However, mindfulness was certainly not the primary topic of this group. Thinking errors, medication prescription and compliance, and values clarification―these were the main movers of change. There was also the fact of being in the group itself, of witnessing the universality of suffering that I once thought was mine alone. Watching a prison guard empathize with a stay-at-home mother, I recognized how our strange "disorders" were connected in the immediacy of chronic suffering. Indeed, the majority of my healing was a consequence of clarifying my values, committing to long-term therapy and medication compliance, and modifying my behaviors and environment.

Yet I would be remiss to say that mindfulness played a minor role, as exploring these practices outside of and after my group experience became the very vehicle of dismantling and discarding depression.

Mindfulness, Therapy, and Healing


In this program, our minimal use of "mindfulness" was connected quite well to one of its etymological origins: "sati," of remembering to observe. In ACT, you are mindful of (i.e., you remember to observe) how your thoughts, feelings, and behaviors fulfill or fall short of your values and commitments. Significantly, you are encouraged to use mindfulness practices to confront your discomfort and suffering, so as to reduce the experiential avoidance that so often defines and perpetuates chronic depression and anxiety. In this way, mindfulness practices function as the ultimate CBT coping skill. Consequently, its connection to its traditional roots in different Buddhist systems is somewhat severed―yet this is a post for another time.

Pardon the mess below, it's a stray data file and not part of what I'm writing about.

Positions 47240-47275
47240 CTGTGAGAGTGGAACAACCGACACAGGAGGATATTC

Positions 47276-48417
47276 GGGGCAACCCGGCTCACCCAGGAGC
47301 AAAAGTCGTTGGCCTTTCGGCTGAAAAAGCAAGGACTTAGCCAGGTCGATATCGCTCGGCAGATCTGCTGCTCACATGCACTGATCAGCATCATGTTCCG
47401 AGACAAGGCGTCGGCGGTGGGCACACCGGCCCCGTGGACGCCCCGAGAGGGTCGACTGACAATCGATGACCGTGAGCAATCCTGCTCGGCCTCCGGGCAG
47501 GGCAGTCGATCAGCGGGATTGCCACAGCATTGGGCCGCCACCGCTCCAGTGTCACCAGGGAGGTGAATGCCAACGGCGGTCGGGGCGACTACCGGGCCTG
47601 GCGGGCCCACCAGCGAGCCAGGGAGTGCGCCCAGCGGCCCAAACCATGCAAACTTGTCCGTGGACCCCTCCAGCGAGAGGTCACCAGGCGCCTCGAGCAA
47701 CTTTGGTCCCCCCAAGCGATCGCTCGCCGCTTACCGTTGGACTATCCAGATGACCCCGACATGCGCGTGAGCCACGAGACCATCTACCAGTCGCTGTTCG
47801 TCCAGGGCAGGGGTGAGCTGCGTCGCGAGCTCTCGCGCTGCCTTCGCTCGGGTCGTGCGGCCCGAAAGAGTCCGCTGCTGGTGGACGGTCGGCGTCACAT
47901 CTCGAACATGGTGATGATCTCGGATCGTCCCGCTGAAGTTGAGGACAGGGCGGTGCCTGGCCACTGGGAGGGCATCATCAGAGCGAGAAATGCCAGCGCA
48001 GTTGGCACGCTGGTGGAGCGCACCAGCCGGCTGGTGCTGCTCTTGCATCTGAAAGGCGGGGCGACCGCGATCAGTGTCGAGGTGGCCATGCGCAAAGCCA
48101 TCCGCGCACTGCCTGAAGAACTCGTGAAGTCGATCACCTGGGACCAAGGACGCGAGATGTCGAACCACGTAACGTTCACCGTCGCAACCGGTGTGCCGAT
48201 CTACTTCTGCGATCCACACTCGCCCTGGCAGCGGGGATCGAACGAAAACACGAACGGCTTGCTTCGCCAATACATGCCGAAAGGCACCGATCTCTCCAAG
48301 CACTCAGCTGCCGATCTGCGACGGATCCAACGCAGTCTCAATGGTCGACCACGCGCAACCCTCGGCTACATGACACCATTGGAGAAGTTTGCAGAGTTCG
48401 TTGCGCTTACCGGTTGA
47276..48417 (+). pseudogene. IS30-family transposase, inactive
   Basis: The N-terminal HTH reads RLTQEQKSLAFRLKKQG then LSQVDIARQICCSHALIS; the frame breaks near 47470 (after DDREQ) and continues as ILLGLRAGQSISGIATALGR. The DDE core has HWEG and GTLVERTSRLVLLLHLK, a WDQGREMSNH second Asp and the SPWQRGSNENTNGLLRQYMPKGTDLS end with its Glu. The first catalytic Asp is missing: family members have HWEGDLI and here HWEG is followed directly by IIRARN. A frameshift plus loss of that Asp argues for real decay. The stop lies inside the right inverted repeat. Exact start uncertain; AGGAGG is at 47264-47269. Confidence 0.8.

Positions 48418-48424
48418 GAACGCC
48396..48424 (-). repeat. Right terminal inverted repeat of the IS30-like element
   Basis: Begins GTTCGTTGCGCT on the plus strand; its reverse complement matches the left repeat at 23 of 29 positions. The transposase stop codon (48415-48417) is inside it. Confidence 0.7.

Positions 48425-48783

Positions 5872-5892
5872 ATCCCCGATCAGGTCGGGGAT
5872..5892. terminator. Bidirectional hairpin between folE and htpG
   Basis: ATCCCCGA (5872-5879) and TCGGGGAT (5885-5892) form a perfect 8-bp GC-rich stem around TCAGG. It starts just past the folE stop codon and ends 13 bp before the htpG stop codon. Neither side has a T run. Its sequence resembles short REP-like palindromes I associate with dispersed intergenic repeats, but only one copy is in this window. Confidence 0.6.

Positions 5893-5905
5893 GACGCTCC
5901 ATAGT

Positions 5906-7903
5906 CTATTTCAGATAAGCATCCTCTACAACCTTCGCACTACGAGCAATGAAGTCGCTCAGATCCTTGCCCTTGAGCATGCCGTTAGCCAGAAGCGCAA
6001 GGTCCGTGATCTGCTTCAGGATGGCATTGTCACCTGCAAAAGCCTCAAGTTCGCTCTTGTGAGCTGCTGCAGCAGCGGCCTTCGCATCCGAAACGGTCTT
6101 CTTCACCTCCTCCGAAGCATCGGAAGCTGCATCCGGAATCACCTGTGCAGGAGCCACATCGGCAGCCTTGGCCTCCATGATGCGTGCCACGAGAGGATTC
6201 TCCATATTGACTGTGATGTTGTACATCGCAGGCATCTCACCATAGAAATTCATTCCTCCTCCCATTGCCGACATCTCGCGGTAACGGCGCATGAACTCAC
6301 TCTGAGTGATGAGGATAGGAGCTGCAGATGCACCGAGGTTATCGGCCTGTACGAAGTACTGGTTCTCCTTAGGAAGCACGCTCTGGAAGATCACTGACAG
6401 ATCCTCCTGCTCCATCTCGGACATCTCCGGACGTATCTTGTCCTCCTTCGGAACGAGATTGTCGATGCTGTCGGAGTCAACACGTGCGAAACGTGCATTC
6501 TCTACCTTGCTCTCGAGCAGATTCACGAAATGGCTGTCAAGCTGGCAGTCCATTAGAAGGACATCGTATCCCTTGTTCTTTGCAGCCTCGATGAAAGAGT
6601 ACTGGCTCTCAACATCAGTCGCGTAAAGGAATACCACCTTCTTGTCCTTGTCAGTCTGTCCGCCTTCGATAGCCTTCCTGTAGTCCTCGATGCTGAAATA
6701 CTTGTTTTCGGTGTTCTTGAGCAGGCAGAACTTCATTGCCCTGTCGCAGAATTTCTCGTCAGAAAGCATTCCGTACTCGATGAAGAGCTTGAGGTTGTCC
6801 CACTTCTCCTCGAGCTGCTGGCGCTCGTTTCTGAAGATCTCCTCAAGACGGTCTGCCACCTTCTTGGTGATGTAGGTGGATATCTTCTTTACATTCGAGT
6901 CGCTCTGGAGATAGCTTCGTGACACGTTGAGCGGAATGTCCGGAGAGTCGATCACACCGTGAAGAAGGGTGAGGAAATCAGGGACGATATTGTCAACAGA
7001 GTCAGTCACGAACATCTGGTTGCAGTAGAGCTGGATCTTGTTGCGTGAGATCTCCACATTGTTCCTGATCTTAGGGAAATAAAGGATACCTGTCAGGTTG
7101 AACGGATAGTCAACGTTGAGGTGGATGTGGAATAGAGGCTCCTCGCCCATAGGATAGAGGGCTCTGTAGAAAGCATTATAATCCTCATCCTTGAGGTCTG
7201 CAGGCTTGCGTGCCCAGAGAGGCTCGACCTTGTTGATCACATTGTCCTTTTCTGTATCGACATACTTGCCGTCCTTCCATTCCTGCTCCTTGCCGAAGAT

Outside of our outpatient group, I continued exploring mindfulness practices through some of the smartphone apps that the therapists and case managers recommended. I also bought some modern-day "dharma books" that preach self-acceptance and intersperse meditation techniques throughout. While I wasn't quite connected to any one system of practice, I was consistently practicing variations of mindfulness of breathing.[1] In its simplest form, you perform mindfulness of breathing by:


  1. Choose a breath location: The nostrils or belly are often recommended.
  2. Stay with the breath location: Counting was a much-used technique for me in the early days.
  3. Notice distractions from the breath location: Perhaps the most crucial step, the "bicep curl for the brain", which is composed of other steps:
    1. Nonjudgmental noticing: Notice the reaction you have to the distraction, including its content. Not suppressing, but not engaging. Or better, noticing your engagement, and using that moment to disengage with distance.